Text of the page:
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Selling a business? They can help

March 13, 2013

Dominion Partners Founders

BY JACOB GEIGER

It’s been 17 years since Charles Moncure and Frederick Naschold left the world of mid-sized investment banks to start their own firm, Dominion Partners.

Two recessions and three bull markets later, the pair continues to serve local clients looking to buy and sell businesses or raise capital.

“At a big firm, there’s a hierarchy with lots of layers,” Moncure said. “With us, there is no hierarchy. Rick or I do every deal.”

Small investment banks — “boutiques” in banking lingo — often specialize in a few sectors of the market. But Dominion Partners works with all types of companies, from construction materials firms to C.F. Sauer. What separates the company from larger investment banks, Moncure said, is that nearly all clients are privately held.

“It’s rare for us to have a client with audited financial statements, so we have to dig deeper in [financial documents],” he said. “We also often have to separate an owner’s business and personal finances before a sale. … Sometimes smaller deals are slower and more difficult because it’s just not as clean.”

The largest deal brokered by Dominion Partners was $72 million, though most M&A deals or capital transactions they work on fall between $5 million and $15 million.

Naschold said either he or Moncure takes the lead on a deal, but the pair often works in harness on bigger deals. They are supported by analyst Greg Meleski.

“People are really important in deals this size,” Naschold said. “Understanding what each party needs to make it work and to solve the problems gives this more of a qualitative aspect. And in a family business, there are a lot of emotions when a business is being sold. You’re not as removed from the process, and we have to be sensitive to that.”

Moncure said owners of small businesses need to start planning long before any sale. Owners often have the business and sales contacts that keep a company in the black, and new owners don’t want to lose those connections.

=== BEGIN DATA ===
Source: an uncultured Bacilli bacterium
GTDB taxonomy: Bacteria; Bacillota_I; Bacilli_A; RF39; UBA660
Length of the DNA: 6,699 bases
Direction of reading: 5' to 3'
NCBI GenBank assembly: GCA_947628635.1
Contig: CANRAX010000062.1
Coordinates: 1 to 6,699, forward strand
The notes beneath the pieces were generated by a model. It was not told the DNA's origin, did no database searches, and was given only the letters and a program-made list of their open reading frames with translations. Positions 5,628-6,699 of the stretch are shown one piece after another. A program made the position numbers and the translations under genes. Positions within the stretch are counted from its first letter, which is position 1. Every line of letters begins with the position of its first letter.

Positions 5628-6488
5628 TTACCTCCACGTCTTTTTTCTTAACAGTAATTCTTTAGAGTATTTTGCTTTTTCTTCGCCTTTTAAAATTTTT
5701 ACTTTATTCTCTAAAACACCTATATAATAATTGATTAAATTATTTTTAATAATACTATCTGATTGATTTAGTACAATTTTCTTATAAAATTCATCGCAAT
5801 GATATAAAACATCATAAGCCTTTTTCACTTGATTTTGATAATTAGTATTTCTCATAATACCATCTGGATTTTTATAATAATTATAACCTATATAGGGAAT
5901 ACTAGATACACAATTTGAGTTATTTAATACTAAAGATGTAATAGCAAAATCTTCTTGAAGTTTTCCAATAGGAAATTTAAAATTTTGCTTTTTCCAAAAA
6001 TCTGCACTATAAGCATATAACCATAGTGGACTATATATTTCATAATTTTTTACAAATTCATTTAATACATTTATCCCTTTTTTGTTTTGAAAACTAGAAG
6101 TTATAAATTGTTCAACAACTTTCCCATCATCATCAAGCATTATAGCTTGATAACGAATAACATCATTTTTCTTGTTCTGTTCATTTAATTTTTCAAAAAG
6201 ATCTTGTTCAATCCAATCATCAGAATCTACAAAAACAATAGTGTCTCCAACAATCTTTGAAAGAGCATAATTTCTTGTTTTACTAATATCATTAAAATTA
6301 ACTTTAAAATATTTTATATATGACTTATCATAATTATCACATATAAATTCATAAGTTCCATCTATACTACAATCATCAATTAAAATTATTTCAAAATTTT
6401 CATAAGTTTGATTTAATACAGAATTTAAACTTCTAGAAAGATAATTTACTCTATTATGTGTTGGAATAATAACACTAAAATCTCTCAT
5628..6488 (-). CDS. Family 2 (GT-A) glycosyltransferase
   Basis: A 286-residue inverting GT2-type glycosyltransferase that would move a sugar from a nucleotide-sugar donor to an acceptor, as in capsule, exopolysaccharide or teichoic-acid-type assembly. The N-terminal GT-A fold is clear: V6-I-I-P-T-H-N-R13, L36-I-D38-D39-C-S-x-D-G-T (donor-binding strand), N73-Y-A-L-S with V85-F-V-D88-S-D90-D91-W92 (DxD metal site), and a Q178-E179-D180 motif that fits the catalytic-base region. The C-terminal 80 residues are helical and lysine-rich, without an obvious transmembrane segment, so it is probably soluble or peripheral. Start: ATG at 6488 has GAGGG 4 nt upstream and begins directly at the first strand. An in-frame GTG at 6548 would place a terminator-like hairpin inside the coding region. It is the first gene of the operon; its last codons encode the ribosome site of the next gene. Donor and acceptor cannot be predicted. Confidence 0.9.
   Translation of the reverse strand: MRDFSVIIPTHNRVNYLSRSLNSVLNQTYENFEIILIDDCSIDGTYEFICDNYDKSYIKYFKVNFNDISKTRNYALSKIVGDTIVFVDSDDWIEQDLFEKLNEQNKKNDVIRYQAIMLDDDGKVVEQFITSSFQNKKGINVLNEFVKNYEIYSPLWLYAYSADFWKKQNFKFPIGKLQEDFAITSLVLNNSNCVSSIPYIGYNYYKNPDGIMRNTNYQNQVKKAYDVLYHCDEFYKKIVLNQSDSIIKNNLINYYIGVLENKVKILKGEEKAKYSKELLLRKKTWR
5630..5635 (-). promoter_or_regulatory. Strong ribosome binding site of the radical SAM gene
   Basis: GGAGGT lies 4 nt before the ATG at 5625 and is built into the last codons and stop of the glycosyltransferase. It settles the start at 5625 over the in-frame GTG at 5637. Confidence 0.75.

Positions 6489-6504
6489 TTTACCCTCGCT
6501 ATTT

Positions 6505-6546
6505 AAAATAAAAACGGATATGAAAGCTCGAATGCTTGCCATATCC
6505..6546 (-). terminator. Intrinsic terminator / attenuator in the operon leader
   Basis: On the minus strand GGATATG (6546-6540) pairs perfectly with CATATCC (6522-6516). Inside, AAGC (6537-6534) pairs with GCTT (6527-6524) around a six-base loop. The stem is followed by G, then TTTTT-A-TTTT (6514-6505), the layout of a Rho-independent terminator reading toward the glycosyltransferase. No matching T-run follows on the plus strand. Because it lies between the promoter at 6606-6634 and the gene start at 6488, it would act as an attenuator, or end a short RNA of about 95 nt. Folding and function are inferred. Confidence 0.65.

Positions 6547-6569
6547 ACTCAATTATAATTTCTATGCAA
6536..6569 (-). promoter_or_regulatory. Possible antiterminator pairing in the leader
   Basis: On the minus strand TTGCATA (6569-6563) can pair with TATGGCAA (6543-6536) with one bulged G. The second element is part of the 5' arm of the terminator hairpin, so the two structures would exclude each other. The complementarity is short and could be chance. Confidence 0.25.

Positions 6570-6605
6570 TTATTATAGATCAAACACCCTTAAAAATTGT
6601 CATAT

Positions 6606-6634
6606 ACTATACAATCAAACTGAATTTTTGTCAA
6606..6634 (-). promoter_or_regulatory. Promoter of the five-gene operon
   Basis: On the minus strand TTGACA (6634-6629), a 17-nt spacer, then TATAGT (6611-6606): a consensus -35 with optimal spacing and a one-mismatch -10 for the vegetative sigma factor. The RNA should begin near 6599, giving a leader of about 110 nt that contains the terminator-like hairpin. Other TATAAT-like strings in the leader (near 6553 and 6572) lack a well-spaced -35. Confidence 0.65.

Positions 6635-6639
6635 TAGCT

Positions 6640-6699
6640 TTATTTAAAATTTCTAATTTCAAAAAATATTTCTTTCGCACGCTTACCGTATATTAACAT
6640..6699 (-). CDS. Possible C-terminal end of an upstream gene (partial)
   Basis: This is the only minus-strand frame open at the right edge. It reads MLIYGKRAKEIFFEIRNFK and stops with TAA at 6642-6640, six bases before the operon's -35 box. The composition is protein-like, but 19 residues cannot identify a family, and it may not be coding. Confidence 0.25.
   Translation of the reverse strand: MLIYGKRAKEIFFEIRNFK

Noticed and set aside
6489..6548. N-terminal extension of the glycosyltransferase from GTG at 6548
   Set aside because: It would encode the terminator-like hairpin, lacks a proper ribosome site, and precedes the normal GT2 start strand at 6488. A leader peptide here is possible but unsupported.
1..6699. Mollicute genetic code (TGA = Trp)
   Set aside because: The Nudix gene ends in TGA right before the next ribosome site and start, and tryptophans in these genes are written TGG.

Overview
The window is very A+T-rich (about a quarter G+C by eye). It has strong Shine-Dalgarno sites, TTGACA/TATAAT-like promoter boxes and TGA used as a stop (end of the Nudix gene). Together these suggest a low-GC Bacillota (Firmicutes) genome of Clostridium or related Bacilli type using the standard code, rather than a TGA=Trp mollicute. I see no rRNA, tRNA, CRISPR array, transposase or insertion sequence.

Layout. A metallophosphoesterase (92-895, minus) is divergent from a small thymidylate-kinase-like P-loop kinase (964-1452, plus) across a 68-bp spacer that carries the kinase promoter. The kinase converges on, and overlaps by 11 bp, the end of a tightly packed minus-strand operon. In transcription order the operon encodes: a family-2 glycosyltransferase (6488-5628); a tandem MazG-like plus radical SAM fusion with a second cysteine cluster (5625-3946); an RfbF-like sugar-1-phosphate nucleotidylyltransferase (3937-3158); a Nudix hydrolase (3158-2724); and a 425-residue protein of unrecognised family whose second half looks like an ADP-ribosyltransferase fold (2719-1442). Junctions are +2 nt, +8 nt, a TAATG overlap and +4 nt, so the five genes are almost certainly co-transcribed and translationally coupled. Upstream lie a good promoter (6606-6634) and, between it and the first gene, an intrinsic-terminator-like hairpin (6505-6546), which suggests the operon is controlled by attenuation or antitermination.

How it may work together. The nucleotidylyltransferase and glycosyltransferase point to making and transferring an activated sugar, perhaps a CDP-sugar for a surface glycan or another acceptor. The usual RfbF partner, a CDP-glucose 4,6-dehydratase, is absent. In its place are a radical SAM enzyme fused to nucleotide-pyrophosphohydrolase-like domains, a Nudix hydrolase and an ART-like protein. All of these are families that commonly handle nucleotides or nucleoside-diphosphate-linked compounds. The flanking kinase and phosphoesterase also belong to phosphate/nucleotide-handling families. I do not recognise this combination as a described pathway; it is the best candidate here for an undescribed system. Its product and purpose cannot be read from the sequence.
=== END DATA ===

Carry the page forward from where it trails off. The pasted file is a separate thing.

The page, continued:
“The mistake people make is waiting until they’re 65 to sell,” he said. “Then the buyer wants to tie the old owner in for a few years after the deal. So we tell owners to build a management team who can run the business without them. People who are the business find it hard to sell.”

Mergers slowed during the recession, he said, with the partners spending more time helping companies raise money. But as the values of businesses rebound and as Baby Boomers eye retirement, Moncure said he expects a spike in deal volume.

Most of Dominion Partners’ clients come from referrals, usually from attorneys, bankers, accountants and past clients. About 70 percent of the company’s clients are in central Virginia.

Moncure said a few simple principles keep referrals coming as the region’s economic fortunes wax and wane.

“The mistake a lot of [bankers] make is they inflate a valuation to get hired,” he said. “You always get what a business is worth, not what you’ve said, and then you’ve burned a referral. Our sources think we shoot straight, with integrity. We tell the truth.”

Jacob Geiger director of Work It, Richmond. He can be reached at jgeiger@workitrichmond.com or (804) 649-6874.

© 2013 Work It, Richmond. All rights reserved. This material may not be published, broadcast, rewritten or redistributed.


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